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If ever a healing centre growed like Topsy, we’re it. The Centre for Complementary Care was born on a wing and a prayer in December of 1989 when we rented a beautifully restored barn deep in a secluded valley in West Cumbria. Our only office equipment was a baby stapler and an old portable typewriter. All the furnishings were second-hand and our financial security rested on the provision of a


£5,000 overdraft. We were not blue chip, but we had vision and energy and were willing to take risks in order to offer what we believed would be healing balm to many who “in this transitory life are in trouble, sorrow, need, sickness or any other adversity.” Our professional discipline was to trust the Holy Spirit and to work with integrity.

Photo Copyright Jeremy PooleIt shouldn’t have worked, but it did. Every advisor we consulted warned us gravely that this was a bizarre undertaking that lacked financial viability, in a disastrous location. We had no official support, and to this day funding bodies established to meet the very needs we successfully address tend to refuse our applications with the observation that we don’t fit. On the plus side of the ledger, we had a loyal if bemused management committee who saw the Centre through three hard years before we gained charitable registration. We also had a patient and generous landlord who liked the look of us and was prepared to make a verbal rental agreement on the basis of mutual good faith. During our fourteen years at Knott End, we saw clients on a daily basis for healing by gentle touch as our main work. We also provided teaching and training days for health professionals and other groups, and offered information to people facing change and loss who needed help making critical choices. We were careful not to discriminate on the basis of religion or financial circumstances and treated all that came to us regardless of their circumstances. The Centre never received statutory funding, depending on individual donations and grants from charitable trusts to support the work.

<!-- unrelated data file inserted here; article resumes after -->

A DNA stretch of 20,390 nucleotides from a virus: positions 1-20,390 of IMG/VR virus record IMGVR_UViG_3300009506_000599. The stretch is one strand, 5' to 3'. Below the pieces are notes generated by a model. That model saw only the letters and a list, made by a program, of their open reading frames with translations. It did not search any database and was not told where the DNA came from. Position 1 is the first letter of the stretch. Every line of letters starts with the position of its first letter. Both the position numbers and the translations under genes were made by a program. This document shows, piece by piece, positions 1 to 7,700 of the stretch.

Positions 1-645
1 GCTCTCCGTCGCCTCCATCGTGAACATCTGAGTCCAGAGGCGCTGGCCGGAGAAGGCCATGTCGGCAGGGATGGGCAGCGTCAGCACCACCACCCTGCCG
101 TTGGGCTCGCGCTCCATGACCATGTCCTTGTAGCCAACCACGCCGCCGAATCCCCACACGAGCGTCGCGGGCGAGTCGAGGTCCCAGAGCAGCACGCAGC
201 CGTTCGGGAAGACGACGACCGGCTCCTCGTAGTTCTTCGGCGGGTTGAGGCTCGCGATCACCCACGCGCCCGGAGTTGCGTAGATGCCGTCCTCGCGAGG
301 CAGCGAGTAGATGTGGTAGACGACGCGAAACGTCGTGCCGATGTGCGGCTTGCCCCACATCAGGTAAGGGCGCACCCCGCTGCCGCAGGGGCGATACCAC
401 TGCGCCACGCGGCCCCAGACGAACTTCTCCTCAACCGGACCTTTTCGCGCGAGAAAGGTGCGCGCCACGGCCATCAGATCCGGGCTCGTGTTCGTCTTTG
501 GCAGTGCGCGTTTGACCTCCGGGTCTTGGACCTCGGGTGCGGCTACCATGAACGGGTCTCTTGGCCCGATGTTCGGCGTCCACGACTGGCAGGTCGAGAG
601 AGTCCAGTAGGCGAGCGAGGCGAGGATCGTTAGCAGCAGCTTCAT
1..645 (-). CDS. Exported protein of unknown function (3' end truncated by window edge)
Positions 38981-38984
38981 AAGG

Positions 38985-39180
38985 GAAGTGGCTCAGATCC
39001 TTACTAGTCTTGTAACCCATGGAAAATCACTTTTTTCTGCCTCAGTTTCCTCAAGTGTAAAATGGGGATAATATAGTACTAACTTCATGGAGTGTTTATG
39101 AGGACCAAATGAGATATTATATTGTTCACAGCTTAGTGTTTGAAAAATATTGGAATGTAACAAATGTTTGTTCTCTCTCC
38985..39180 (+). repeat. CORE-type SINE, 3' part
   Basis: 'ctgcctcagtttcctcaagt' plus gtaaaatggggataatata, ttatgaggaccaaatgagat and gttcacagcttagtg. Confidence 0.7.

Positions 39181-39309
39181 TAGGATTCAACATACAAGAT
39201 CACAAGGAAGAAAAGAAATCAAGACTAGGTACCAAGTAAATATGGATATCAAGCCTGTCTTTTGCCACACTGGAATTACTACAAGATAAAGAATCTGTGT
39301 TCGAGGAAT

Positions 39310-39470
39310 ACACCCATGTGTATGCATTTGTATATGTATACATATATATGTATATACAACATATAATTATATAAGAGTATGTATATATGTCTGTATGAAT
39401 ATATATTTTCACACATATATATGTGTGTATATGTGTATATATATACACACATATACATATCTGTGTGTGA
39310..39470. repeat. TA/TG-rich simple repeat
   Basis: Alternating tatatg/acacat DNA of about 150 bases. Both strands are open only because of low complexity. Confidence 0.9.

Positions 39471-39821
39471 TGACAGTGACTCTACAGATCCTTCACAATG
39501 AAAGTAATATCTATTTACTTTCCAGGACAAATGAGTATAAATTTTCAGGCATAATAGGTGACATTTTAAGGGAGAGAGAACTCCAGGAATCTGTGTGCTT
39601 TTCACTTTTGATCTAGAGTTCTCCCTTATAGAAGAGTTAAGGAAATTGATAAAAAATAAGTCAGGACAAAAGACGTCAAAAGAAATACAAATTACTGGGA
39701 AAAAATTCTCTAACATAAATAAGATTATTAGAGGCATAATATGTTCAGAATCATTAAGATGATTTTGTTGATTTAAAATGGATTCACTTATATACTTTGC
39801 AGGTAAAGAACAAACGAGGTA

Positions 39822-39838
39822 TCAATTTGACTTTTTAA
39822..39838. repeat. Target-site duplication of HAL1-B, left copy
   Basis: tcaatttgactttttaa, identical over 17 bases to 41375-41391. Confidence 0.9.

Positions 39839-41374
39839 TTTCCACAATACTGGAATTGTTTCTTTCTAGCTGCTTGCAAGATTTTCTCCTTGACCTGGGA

In 1995/6, the Centre was included in outcomes research initiated by the then Director of Public Health Medicine for North Cumbria, Dr Peter Tiplady. Good results led to a further three year study into healing outcomes, a project conducted by the Centre and St Martin’s College, Lancaster and jointly funded North Cumbria Health Authority and Cumbria County Council. Papers detailing the research findings were published in medical journals in the United States, Europe and the United Kingdom.

Muncaster ChaseIn November 2003, it was time to move. Our landlords were selling Knott End and we knew better than to try to prolong the first extraordinary stage of the Centre’s life. What we didn’t know was that we would fall so perfectly on our feet at Muncaster Chase, a lovely old house only a few miles away, high on Muncaster Fell. From the day we moved in, it has felt exactly right. Everyone who comes here: clients, volunteers, staff and curious passers-by, experience the peace that envelops the house and garden. The deer, squirrels and flocks of wild birds who were in residence long before we were, seem to regard us a part of the landscape. It is a splendid place to work, to rest, to come for healing and receive it.

Photo Copyright David BriggsWe intend to be here a good while yet. The history of the Centre is only partially written. It is not a record of buildings or organisation, but the story of many very different people who came first to Knott End and now travel to Muncaster Chase, seeking healing and solace and remaining connected to the Centre in support of the work. Together we make an informal community whose main feature is the willingness of those who have been helped to respond generously with time, effort and good will in order to help others. It has been an excellent, cliff-hanging, sometimes sad and sometimes happy tale so far. We hope that you will be part of the next chapter.


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